The Office of Student Teaching and Placement reports 475 students registered for student teaching this year compared with 308 just four years ago. This October the Office will host the Annual Meeting of the Western Pennsylvania Association for Student Teaching. The placement record for the past year was nearly 100 with the number of on-campus interviews tripling over the previous year. During the present year, the Office anticipates an expanded placement program which will include additional recruitment opportunities for liberal arts graduates and placement services for the graduate division.

Our Special Education program, which began with two faculty members in 1962 with a modest program to extend the elementary or secondary teaching certificates to include approval for speech corrections work or teaching the mentally retarded, has through the efforts of the Special Education staff developed two degree programs leading to the Bachelor of Science in Teaching the Mentally Retarded and the Bachelor of Science in Speech Pathology and Audiology. The staff has also developed a traineeship program which provides attractive scholarships for a dozen students annually, funded by federal grants. In addition, the staff has carried forward successfully two Headstart grants for handicapped children.

The Music Department, which only a short time ago moved from a major service area in general education to a department offering a liberal arts major, last spring presented a proposal leading to the degree of Bachelor of Science in Music Education. The program has been approved and the college this fall will initiate the curriculum leading to certification to teach public school music in grades from kindergarten through twelve.

For the Library Science Department 1966-67 was a "high rise" year. A significant milestone was reached when Clarion was approved as the first of the thirteen state colleges to offer a Master of Science in Library Science degree. Adding to this, the 22nd Annual Conference for Librarians, sponsored this year by Clarion State College, attracted 800 registrants. The Library Science Department has experienced a most rewarding year for its faculty and has contributed significantly to the educational goals of the college.

To keep pace with the continuous growth and development of the college, last fall a new Department of Health, Physical Education, and Recreation was established. During its first year of operation, the department developed a new curriculum for specialization in elementary physical education for elementary education majors to help offset the tremendous shortage of supply in that field. Beginning with the second semester of the present academic year, a vast change will occur in the physical education and recreational program of the college. At that time the new gymnasium and natatorium will be ready for use and will permit our student body, as well as our faculty, to participate in a wide array of activities. The natatorium will be one of the finest in the nation. The swimming pool will be 75 feet by 42 feet and have a depth of 4 feet to 6 feet. The 12-foot diving well will be 42 feet by 45 feet and will have two one-meter and two three-meter diving boards. The building will also house three handball courts, a squash court, a five-point rifle range, a corrective gym, a wrestling gym, a modern dance studio, a large gymnasium with a seating capacity of 4000, two auxiliary rooms, four lecture rooms, and faculty offices. The intramural program for both male and female students will expand greatly, and free time recreation will be possible both facu1tv and students during the afternoons and evenings.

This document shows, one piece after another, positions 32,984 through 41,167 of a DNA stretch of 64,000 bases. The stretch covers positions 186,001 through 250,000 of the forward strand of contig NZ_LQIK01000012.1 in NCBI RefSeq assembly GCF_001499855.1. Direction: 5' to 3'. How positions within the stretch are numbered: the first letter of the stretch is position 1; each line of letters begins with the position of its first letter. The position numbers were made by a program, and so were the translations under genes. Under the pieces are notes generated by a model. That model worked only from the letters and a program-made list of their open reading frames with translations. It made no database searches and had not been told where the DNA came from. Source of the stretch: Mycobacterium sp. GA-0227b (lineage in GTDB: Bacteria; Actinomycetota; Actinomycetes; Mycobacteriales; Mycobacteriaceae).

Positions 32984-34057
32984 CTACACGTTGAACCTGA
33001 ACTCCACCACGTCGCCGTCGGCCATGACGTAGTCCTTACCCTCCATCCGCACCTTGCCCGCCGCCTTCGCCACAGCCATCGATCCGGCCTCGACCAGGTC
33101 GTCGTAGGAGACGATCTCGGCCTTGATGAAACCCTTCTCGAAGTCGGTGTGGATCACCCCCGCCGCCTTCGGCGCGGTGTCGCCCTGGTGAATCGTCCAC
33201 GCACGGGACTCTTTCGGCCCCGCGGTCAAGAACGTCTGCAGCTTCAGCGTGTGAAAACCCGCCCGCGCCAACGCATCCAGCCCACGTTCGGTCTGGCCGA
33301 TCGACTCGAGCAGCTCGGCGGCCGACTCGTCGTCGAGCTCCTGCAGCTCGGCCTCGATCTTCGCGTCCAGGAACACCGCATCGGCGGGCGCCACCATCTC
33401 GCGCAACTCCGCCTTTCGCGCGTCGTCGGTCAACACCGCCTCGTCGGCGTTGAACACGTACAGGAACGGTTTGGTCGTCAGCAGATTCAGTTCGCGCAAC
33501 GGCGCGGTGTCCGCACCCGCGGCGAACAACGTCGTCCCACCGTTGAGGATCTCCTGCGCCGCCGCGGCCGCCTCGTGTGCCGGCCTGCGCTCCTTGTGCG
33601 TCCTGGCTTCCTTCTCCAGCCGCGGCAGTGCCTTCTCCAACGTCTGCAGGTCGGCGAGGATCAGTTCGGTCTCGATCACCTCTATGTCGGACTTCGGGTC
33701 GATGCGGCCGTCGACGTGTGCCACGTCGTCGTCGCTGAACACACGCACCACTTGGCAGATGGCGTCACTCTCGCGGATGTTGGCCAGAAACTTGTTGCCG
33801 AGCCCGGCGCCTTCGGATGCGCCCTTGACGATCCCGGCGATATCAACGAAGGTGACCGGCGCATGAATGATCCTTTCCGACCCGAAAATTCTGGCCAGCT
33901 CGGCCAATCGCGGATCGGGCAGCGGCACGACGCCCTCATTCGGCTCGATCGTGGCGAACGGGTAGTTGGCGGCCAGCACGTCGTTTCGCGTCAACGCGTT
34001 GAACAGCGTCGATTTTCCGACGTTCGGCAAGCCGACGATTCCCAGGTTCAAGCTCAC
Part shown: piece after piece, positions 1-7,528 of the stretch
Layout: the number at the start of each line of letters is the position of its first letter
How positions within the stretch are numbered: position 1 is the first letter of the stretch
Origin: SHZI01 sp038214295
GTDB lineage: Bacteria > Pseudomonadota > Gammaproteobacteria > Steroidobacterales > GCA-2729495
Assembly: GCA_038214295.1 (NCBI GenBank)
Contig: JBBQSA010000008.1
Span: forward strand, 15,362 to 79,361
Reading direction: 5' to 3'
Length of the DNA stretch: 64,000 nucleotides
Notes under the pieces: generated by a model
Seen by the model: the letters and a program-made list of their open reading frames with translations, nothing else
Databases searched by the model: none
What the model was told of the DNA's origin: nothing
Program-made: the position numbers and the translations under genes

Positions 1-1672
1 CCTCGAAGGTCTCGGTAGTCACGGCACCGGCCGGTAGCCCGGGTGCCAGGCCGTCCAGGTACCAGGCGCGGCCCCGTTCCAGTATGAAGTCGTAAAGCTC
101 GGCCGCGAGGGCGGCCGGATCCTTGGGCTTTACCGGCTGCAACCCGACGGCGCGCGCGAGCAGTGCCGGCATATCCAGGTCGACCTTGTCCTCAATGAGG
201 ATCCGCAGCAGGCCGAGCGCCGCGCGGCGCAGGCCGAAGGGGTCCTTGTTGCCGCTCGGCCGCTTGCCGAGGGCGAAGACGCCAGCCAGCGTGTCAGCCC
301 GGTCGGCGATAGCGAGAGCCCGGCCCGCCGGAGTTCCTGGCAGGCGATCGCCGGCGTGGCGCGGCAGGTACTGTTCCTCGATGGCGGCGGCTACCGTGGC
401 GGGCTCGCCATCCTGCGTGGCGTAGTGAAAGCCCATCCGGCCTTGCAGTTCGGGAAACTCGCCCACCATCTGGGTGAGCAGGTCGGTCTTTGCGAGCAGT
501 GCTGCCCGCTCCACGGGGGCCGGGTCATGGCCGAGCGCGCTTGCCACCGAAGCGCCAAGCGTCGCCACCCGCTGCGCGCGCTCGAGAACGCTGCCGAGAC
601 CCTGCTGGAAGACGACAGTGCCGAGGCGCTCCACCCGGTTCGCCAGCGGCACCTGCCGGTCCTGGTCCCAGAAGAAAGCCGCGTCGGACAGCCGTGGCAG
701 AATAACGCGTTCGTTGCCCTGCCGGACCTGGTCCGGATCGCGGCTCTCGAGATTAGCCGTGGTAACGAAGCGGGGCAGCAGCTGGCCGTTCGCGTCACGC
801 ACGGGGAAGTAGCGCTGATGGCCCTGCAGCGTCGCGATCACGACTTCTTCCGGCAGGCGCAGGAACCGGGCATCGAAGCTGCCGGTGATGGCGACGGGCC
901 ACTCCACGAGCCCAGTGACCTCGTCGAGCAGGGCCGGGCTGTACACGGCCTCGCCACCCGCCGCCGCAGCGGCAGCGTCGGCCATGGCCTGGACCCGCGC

The college has just completed one of the finest years in the history of its intercollegiate varsity athletic program. Three of our varsity teams were State College Champions. Football, Golf, and Base-hall. We are very proud of these outstanding records and attribute the success of our program to excellent coaching and our fine performances to the outstanding athletes whom we have been able no attract to Clarion. We believe our coaches and athletes are second to none in our state conference.

We are anticipating another fine year in our athletic program with many experienced lettermen returning. I hope that the faculty will take advantage of the opportunity to attend our games and matches. The college anticipates the addition of varsity swimming and gymnastics programs upon completion of our new facilities. The 1968 Pennsylvania State College Wrestling Tournament will be held in our new gymnasium on March 1 and 2, if the construction schedule will permit. The State College Track Meet will be held on our new all-weather track on May 10 and 11. All in all it adds up to an exciting year.